In accordance with one embodiment of the present invention, a connector system is provided with a latching device for locking first and second connectors together when they have been mated, wherein the latching device is easily operated and where its operation is obvious to the technician. A first connector has a front that mates to the second connector, a rear from which a plurality of conductors extend, and laterally opposite sides. A push button is located at a first of the sides and is depressable to operate a latching device that locks the first connector to the second one. During mating of the connectors, a technician depresses the button while pushing the first connector against the second to mate them. The technician then releases the button, and the latching device then automatically locks the connectors together. To unmate the connectors, the technician places his hand around the top or bottom of the first connector to depress the button, and pulls the first connector away from the second one. During such unmating, depression of the button again operates the latching device to its release position to permit unmating.
The latching device is of the type that includes a shaft that can slide in forward and rearward directions within a passage, and a plurality of lock balls that lie in openings of a sleeve that surrounds the front end of the shaft and that can be pushed outward by the shaft. The shaft has a slot that receives a plunger extending from the button. When the button and plunger thereon are depressed, the plunger moves against an inclined surface at an end of the slot, and thereby causes the shaft to slide.
The novel features of the invention are set forth with particularity in the appended claims. The invention will be best understood from the following description when read in conjunction with the accompanying drawings.
FIG. 1 is an exploded isometric view of a connector system of the present invention, showing first and second connectors thereof that can mate.
FIG. 2 is a partial sectional view taken on line 2--2 of FIG. 1 and showing a portion of the second connector, wherein the connectors are fully mated.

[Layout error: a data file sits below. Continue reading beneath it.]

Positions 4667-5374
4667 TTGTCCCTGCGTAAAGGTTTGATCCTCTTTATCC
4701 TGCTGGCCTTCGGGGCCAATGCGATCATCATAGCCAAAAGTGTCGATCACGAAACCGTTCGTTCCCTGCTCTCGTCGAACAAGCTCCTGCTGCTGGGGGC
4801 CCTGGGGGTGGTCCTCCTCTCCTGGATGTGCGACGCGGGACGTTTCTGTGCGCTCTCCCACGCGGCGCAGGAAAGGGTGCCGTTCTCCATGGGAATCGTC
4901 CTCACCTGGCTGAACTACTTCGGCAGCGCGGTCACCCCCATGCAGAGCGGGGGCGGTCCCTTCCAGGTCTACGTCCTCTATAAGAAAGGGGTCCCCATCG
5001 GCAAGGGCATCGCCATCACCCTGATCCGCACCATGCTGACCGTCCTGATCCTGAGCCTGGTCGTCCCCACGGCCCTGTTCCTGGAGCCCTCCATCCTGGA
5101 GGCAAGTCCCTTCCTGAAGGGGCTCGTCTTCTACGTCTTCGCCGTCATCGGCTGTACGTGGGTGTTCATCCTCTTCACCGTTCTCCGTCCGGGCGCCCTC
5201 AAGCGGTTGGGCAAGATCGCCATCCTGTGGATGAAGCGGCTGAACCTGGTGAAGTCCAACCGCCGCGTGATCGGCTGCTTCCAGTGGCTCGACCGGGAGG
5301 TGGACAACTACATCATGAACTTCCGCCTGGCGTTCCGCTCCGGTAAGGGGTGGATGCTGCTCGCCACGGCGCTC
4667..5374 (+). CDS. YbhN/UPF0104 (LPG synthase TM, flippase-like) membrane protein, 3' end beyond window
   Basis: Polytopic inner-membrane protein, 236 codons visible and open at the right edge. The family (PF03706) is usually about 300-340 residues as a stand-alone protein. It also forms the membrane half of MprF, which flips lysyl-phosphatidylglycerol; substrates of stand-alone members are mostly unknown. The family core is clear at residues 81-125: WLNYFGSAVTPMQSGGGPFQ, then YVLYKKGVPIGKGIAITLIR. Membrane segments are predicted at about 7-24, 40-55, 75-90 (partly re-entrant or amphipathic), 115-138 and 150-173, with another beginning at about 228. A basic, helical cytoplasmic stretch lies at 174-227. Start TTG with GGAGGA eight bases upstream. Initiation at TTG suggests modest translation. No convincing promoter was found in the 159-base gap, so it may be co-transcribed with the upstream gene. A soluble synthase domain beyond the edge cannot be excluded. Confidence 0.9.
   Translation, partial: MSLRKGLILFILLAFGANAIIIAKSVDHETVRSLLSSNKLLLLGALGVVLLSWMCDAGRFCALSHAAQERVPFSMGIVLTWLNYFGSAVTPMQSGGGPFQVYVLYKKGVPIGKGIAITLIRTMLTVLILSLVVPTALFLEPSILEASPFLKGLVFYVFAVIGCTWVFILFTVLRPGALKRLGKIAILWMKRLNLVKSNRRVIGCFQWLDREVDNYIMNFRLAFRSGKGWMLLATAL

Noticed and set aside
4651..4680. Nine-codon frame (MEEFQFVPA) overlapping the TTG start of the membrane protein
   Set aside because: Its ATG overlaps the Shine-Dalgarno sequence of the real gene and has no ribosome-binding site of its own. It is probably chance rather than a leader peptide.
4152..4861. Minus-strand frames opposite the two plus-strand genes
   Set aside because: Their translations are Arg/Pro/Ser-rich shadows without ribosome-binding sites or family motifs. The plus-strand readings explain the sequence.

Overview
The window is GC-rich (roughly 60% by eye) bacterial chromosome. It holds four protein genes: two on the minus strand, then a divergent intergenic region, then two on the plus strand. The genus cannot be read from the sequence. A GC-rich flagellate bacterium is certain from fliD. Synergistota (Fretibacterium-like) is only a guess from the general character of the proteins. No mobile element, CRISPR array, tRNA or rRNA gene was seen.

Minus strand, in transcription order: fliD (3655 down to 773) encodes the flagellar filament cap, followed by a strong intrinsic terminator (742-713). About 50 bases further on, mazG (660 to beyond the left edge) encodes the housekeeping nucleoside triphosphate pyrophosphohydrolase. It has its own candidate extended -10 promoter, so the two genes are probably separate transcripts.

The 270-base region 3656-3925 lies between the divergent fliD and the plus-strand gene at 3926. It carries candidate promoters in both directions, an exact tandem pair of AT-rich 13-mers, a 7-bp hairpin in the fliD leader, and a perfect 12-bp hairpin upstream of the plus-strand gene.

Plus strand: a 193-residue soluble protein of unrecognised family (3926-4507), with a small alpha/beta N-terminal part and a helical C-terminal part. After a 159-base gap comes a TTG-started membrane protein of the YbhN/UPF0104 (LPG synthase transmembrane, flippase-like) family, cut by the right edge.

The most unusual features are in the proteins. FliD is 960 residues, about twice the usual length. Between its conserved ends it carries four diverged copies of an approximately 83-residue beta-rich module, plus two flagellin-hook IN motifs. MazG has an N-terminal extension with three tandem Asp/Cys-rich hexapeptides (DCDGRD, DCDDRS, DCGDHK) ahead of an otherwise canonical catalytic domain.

FIG. 3 is a view taken on line 3--3 of FIG. 2, but showing only the shaft, sleeve, and lock balls, with the outline of the button shown in phantom lines.
FIG. 4 is a partial sectional view of the connectors of FIG. 1, shown fully mated.
FIG. 5 is a front elevation view of the first connector of FIG. 1, but without showing the contacts or conductors.
FIG. 6 is a side elevation view of the connector of FIG. 5.
FIG. 7 is a front elevation view, showing the mating surface, of the second connector of FIG. 1, but without the contacts or conductors.
FIG. 8 is a side elevation view of the connector of FIG. 7.
FIG. 1 illustrates a connector system 10 which includes first and second connectors 12, 14 that can be mated by moving them together along a mating axis 16, as by moving the first connector 12 in a forward direction F relative to the second connector 14. Each connector is of substantially rectangular shape when viewing the mating face of it, and has a small lateral width in the lateral direction L and a larger longitudinal length in the longitudinal direction M. The first connector has two sets of contacts 20, 22 which are longitudinally spaced apart, and that each lies in a corresponding one of two inserts 24, 26. Each insert lies in a first connector housing 30 that is constructed of metal and that is longitudinally elongated. Each of the contacts has a front end 32 that is exposed at the front of the connector, and has a plurality of conductors 34 that extend rearwardly from the rear of the connector, the particular conductors 34 shown being in the form of conductive cores with insulation around each one. Other conductors can be arranged in cables, or can be optical fibers. The second connector 14 is similarly constructed, with two sets of contacts 40, 42 having mating ends 44 that can mate with the contacts of the first connector. The contacts of the second connector are held in inserts 46, 48 that mount on a second connector housing 50. The particular second connector 14 is shown mounted on a panel 52 that fixes its position, so mating and unmating is accomplished by movement of the first connector.
The system includes a latching device 60 that locks the two connectors together when they have been mated. Such locking prevents the connectors from unmating due to vibrations, rearward tugging on the conductors 34, etc. One prior art approach to locking the connectors, has involved turning screws at the longitudinal ends or top and bottom 62, 64 of the housing. This has a disadvantage that both screws had to be turned together to prevent cocking of the connectors and damage to the contacts. Also, locking and unlocking was tedious, due to the need to turn two screws. Another approach that applicant has used is to provide a shaft with a handle projecting from the rear end 66 of the first housing, and which could be moved forward or rearward to control a device projecting from the first housing front end 68, to lock and unlock the connectors. This device had the disadvantage that there could be interference from the conductors 34 at the rear of the connector. Also, technicians who are not acquainted with the device were sometimes not sure as to whether to turn or slide the device, or which direction causes locking or unlocking.